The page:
Once suitable mates have been found, the pair will start scraping out the nesting site together. One of their well-known rituals is known as a scrape ceremony. The male lowers his chest to the ground and scrapes a shallow depression with his feet.
The female lowers her head and approaches the male and then takes his place. The male stands with his body slightly tilted forward, his tail raised and spread, calling rapidly to the female. The actual act of mating usually follows shortly afterwards.
Killdeers usually nest in open areas with sparse vegetation. The nest typically is nothing more than a shallow depression or bowl that measures about 3 – 3.5 inches (7.6 – 9 cm) across and is placed on a slight rise on gravel bordered by some stones and grass.
The nests are designed to blend into their surroundings. Some have also become accustomed to living and nesting in suburban areas, including on road shoulders, parking lots and flat graveled rooftops. Rooftops, however, pose considerable risks and challenges for the chicks as they are still unable to fly and have to jump off any roofs to their feeding areas.
The parents usually lure the chicks down, but these jumps often lead to injuries or even death. However, one set of chicks is said to have survived a leap from a seven-story building.
These birds may make several scrapes not far away from each other before choosing one to lay in. The purpose of this may be to confuse predators.
The nests are usually unlined, except for a few stones, sticks, bits of shell of trash that may be added before or after egg-laying has commenced. These stones tend to be similar in color to the eggs, as are any other items the birds added and their purpose appears to be to camouflage the eggs.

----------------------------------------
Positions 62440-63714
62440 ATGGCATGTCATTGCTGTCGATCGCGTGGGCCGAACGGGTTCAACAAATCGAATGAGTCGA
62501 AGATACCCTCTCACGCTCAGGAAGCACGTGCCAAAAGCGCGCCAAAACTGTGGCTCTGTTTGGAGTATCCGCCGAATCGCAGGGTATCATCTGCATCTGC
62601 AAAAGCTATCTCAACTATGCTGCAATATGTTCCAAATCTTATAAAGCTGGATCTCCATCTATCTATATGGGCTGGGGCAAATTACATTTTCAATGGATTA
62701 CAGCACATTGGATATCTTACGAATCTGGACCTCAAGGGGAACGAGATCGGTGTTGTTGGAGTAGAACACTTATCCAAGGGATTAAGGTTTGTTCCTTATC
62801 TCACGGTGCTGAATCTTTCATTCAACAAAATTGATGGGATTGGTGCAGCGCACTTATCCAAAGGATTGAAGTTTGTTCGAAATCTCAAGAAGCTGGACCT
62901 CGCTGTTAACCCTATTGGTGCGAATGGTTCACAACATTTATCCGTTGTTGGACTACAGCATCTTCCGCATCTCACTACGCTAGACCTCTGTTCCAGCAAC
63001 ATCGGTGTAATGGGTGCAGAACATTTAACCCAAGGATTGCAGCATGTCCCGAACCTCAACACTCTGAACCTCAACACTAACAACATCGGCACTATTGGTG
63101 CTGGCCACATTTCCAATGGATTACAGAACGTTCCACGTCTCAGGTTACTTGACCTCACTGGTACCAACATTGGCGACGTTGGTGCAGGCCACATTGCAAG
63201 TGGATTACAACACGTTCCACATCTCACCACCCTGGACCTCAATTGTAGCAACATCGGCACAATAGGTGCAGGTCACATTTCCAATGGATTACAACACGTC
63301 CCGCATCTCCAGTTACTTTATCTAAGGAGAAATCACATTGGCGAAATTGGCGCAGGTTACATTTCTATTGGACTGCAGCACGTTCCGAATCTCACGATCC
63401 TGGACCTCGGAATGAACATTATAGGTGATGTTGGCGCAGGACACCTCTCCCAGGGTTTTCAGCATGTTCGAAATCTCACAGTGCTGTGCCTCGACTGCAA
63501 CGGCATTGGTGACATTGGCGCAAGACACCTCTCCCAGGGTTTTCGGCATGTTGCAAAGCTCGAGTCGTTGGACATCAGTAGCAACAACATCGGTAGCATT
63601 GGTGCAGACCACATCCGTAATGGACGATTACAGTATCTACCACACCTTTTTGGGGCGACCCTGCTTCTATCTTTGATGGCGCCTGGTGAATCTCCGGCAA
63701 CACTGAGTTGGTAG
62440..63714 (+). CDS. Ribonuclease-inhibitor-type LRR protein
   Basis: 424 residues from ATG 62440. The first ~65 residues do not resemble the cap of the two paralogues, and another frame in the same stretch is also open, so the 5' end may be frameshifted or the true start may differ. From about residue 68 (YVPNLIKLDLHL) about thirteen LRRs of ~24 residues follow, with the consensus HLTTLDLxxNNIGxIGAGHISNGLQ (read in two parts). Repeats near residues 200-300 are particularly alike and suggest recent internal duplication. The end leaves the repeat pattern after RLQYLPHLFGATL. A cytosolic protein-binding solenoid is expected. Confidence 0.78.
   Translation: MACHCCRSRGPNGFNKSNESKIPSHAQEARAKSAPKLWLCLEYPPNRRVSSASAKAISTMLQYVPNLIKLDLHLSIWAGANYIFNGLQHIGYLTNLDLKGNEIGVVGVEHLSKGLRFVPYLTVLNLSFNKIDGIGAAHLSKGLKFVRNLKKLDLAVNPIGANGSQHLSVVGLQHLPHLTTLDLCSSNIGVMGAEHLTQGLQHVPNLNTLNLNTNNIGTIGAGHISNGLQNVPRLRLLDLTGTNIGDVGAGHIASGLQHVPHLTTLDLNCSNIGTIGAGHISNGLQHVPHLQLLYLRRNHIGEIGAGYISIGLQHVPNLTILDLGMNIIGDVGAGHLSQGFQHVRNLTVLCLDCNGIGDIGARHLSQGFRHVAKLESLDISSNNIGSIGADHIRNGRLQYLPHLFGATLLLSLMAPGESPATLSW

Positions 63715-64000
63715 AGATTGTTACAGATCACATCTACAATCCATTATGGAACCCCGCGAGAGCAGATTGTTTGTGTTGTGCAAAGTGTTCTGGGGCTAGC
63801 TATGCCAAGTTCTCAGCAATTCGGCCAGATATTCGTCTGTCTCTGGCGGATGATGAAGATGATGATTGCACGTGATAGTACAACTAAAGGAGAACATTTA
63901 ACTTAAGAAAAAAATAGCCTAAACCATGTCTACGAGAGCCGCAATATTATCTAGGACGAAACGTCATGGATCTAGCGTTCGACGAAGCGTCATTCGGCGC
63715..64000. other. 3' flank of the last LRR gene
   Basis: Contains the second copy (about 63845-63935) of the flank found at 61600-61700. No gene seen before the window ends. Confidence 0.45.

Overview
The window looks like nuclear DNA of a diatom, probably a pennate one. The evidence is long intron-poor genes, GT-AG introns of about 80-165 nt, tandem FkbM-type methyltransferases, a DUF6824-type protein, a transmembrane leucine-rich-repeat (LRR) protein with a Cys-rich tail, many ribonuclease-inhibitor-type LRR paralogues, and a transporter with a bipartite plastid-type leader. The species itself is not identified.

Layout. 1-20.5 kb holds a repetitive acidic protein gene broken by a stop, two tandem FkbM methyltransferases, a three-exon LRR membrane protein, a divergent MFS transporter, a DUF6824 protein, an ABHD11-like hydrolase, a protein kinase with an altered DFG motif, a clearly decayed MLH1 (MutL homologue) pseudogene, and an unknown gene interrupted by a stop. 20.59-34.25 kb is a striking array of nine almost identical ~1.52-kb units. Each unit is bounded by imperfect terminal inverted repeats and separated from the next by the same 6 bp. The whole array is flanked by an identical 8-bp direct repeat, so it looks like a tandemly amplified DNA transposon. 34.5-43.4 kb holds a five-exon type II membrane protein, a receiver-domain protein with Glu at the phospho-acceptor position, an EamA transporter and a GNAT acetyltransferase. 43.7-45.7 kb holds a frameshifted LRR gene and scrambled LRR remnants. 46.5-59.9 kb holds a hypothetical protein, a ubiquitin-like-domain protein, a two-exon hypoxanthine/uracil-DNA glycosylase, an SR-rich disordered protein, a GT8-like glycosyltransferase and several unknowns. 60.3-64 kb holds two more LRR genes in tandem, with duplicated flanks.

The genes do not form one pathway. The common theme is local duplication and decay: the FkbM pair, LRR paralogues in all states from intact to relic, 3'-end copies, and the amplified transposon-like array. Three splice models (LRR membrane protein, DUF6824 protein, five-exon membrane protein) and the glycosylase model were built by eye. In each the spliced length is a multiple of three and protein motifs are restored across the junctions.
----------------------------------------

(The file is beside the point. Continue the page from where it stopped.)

They have been recorded picking up pebbles and tossing them over their shoulder into the nest. In one instance in Oklahoma, more than 1,500 pebbles had accumulated this way.
Egg Laying and Incubation
The average clutch consists of 4 eggs; however as few as 2 or as many as 6 may be laid. The parents take turns incubating the eggs for about 22 – 28 days to hatching.
The buff-colored eggs are covered with blackish-brown spots, looking very much like pebbles, and they measure about 1.5 inches (3.8 cm) in length and 1.1 inches (2.7 cm) in width (about twice the size of a Robin’s egg).
The hatchlings are covered with a full coat of feathers, which are mostly buffy in color, except for a single black band across the chest. They are precocial – meaning they are able to see, walk and feed soon after hatching.
After the last chick hatched and their down has dried, the parents will lead the young to suitable feeding areas. The young will remain with their parents until they are able to fly – for about 20 – 31 days after hatching, during which time the parents will protect them from predators.